Battersea Power Station
The majestic upside-down table’s legs are still standing despite years of neglect and stalled negotiations – its oil-fired chimneys last choked our skies almost 30 years ago. Far from a white elephant, Giles Glbert Scott's red-brick oddity is every inch an enduring London landmark: forget the pomp of Buckingham Palace. Its Grade-II-listed future now rests with a Malaysian property consortium, but spiritually it still belongs to us.
Despite the Prince of Wales’s bleating, Sir Colin St John Wilson’s epic new-build for the venerable old library finally opened in 1998, after a 30-year battle with planners. Its airy interior, influenced by Finnish architect Alvar Aalto’s famous public buildings, links seamlessly with the graduating steps of the outdoor amphitheatre-style plaza outside. Its lively and undulating red brick facade, rather than being reviled as a carbuncle, should be lauded for its sympathy with its neighbour on Euston Road, the St Pancras station and hotel complex.
The British Museum
One of the world’s greatest and oldest museums wears its new hat well, with Sir Norman Foster’s stunning Great Court addition in 2000 having long ago firmly replaced any lingering nostalgia for the old circular Reading Room. The BM’s imposing Greek revival façade reflects the rest of the building’s function as a repository for civilisation’s many memories and stories, however controversial its wonderful contents might be, especially in the case of the Elgin Marbles.
30 St Mary Axe (The Gherkin)
Colloquially known as the Gherkin and formerly as the Swiss Re Tower, Sir Norman Foster’s glassy and conical skyscraper, opened in 2004, surveys the square mile of the City like no other structure. Bookending, rather than blighting, the horizon line, it is now synonymous with twenty-first-century London.
The Houses of Parliament
The Palace of Westminster and its clock tower (the two should never be considered separately) was Sir Charles Barry and Augustus Pugin’s 1870 masterpiece of gothic revival, sited on King Canute’s 900-year-old medieval seat of power. Its complex sweep of towers, crenellations and steeples is a symbol not just of English architectural ingenuity and eccentricity, but also of the very foundations of parliamentary democracy (even if some of its inhabitants don’t always do it justice).
The Barbican Centre
Built on an ambitious scale, in an area severely damaged during World War II, Chamberlin, Powell and Bon's Barbican complex – comprising the arts centre and well-maintained surrounding housing estate with its concrete tower blocks, and water feature and fountains at its centre – is one of the few examples of idealised, high-rise living as it was intended to be. Its flats are still some of the most sought-after in the capital.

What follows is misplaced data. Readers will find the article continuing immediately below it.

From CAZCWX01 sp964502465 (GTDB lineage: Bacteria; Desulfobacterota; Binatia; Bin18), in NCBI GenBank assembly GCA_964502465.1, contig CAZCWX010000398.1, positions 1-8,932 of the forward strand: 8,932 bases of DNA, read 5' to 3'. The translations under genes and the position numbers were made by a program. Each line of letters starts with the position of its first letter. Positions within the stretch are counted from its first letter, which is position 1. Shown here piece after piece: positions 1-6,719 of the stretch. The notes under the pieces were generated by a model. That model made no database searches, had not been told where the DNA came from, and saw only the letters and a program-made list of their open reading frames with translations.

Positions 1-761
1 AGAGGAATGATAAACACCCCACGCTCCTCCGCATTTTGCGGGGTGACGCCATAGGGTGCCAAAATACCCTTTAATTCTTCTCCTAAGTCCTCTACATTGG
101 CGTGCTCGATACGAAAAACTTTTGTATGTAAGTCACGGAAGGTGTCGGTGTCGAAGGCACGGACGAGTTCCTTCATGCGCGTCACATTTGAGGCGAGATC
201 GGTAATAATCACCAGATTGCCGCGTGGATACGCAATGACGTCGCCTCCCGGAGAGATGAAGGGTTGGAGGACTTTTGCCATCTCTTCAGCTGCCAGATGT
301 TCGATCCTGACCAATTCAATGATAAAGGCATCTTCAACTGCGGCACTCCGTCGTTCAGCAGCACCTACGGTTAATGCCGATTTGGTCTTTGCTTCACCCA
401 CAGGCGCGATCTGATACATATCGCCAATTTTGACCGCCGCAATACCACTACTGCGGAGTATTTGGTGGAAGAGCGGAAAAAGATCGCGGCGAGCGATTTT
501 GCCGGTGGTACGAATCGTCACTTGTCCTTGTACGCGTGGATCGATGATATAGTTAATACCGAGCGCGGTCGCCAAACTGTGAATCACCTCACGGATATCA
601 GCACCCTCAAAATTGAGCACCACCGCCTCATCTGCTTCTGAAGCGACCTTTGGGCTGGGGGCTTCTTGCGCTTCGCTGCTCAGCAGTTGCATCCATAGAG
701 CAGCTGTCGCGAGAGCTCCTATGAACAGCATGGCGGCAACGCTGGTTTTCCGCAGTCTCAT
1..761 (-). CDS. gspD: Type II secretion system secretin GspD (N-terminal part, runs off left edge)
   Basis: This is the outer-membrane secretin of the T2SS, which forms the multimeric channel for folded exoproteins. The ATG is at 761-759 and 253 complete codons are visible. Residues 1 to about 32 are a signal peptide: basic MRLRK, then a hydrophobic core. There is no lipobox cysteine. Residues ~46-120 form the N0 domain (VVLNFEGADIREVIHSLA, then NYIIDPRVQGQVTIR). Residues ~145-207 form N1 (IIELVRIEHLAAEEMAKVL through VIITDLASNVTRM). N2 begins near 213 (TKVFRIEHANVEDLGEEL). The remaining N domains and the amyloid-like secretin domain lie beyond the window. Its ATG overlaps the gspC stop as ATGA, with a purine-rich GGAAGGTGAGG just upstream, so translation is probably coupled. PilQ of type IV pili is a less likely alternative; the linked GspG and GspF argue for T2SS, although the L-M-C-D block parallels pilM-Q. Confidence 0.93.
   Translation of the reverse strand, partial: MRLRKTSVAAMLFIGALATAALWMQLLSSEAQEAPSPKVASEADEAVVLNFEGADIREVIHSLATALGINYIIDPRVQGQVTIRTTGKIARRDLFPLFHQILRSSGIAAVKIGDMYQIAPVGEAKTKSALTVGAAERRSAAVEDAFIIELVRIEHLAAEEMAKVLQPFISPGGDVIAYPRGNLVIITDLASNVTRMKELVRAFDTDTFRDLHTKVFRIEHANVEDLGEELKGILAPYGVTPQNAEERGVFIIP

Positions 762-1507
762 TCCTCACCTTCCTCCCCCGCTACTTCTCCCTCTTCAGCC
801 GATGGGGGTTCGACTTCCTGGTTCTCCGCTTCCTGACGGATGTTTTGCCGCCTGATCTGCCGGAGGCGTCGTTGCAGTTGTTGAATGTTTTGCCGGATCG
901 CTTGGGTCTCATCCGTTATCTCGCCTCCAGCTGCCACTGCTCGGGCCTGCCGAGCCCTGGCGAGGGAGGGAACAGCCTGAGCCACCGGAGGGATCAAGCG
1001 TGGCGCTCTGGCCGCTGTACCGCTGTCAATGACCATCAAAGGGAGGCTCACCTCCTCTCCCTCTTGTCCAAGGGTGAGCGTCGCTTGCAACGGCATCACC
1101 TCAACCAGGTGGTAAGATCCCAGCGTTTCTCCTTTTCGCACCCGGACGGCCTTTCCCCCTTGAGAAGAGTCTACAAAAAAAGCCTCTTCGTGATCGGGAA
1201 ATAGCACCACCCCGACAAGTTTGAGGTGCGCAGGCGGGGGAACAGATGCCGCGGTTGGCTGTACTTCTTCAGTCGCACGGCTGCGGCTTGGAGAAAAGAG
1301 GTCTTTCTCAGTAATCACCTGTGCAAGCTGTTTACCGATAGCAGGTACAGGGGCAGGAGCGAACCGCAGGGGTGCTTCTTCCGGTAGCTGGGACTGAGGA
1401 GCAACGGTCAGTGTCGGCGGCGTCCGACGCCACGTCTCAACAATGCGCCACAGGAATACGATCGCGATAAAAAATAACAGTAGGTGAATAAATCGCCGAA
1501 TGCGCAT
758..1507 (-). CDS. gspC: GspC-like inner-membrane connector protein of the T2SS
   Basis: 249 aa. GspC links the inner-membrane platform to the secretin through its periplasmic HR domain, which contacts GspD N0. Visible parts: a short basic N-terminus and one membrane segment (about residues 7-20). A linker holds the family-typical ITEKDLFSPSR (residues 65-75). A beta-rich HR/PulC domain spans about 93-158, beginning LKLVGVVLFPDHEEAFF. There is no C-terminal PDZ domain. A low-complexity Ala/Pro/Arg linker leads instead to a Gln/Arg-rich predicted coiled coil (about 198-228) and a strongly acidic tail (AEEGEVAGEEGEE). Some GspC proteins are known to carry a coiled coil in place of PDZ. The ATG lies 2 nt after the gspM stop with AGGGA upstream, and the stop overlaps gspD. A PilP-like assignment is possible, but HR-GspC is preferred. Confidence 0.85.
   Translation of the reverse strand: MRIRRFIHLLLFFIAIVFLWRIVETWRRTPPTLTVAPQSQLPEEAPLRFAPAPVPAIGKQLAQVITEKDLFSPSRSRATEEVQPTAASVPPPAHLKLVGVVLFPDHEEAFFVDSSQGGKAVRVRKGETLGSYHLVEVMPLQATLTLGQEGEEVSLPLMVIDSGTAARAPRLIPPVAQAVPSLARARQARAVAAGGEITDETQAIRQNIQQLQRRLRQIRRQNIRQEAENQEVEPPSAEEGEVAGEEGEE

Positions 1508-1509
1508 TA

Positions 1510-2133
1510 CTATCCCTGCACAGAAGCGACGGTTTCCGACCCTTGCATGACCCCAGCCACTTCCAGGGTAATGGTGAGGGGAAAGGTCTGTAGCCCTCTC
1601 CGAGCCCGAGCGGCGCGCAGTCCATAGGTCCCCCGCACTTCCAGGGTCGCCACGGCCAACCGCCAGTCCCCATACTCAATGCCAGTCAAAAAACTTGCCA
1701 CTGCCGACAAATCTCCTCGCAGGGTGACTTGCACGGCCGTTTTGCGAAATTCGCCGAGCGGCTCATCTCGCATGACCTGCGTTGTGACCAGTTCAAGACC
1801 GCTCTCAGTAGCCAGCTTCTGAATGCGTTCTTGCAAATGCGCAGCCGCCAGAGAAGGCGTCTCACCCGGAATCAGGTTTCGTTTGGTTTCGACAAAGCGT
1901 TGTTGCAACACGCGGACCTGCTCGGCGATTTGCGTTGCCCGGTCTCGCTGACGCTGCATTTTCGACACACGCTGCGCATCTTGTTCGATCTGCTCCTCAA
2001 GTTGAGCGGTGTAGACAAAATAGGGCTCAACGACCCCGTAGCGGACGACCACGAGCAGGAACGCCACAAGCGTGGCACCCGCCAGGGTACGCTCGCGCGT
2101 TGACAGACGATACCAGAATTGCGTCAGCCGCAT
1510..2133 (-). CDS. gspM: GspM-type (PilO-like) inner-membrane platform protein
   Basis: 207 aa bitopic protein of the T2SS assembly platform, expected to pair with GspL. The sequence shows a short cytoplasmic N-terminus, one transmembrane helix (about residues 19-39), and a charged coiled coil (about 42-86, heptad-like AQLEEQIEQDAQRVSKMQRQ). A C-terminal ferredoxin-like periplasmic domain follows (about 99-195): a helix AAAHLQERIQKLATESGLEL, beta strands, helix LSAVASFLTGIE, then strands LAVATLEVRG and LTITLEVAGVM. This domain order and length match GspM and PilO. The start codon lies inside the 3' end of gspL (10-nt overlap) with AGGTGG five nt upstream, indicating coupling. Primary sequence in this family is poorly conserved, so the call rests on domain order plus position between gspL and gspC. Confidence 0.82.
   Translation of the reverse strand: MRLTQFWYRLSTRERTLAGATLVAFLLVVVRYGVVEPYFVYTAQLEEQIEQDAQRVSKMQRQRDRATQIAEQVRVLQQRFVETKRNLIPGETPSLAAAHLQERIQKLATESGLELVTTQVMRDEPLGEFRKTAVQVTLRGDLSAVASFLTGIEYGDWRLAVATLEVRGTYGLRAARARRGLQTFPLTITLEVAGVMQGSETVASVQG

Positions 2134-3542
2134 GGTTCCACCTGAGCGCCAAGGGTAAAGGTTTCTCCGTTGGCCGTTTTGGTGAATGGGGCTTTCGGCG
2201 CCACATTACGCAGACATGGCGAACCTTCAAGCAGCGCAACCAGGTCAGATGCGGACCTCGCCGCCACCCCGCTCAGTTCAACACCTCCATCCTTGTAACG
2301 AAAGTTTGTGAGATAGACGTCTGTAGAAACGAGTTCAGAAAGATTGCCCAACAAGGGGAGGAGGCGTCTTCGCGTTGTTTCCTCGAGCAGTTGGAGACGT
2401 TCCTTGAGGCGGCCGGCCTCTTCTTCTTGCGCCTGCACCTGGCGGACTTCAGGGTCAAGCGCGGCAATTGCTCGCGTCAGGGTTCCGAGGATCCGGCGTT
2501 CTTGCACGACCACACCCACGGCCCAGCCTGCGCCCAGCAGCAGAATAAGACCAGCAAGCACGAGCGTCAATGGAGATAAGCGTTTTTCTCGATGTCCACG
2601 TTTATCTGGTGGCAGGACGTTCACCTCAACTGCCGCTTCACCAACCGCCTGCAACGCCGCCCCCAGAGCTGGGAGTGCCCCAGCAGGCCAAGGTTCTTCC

Lloyd's of London
Now more than 25 years old, Richard Rogers designed his famous ‘inside-out’ building as much more than a confrère to his stunning Pompidou Centre in Paris: it’s more like office architecture from outer space and is the antithesis of a smooth skyscraper. The externalisation of the staircases, service ducts and lift shafts was influenced by the traditions of church steeples and gothic towers, and allowed the central atrium to float up through the entire building.
Natural History Museum
Combining renaissance design and romanesque detailing, Alfred Waterhouse’s main Natural History Museum building, opened in 1881, was designed to be a ‘temple to nature’. With its striking, rounded arch entrance, terracotta tiling, grand central staircase and sculptures and painted and relief detailing of plants and animals, both inside and out, it more than fulfils the brief.
Swaminarayan Hindu Temple, Neasden
Opened in 1995 and featuring white marble domes, elaborate carvings and an ornate interior, the Swaminarayan Hindu Temple, constructed to traditional designs by eighth-generation Ahmedebad architect CB Sompura, is not only a striking building but a striking example of community spirit; much of the fundraising and basic building work undertaken to complete the temple was carried out by a team of more than a thousand volunteers.
105-119 Brentfield Road, NW10 8LD
The Royal Courts of Justice
This classic example of cathedral-like, late Victorian Gothic revival architecture was designed by GE Street and opened by Queen Victoria herself in 1882. It's the location of both the High Court and the Appeals Court by day, but in the evening and at weekends it’s one of the capital’s premier events venues, used for fashion shows, private parties, weddings, bar mitzvahs and Frieze Art Fair after-parties.
This elegant ziggurat, currently the library of the University of London, was London’s second skyscraper, designed by Charles Holden in 1937. Perhaps more suited to its WWII tenants, the Ministry of Information (indeed, one employee, George Orwell, set his shadowy novel ‘Nineteen Eighty-Four’ there), its strikingly cool air of mystery could only be improved had Holden’s proposed collaboration with sculptor Jacob Epstein not been vetoed.
South Bank Complex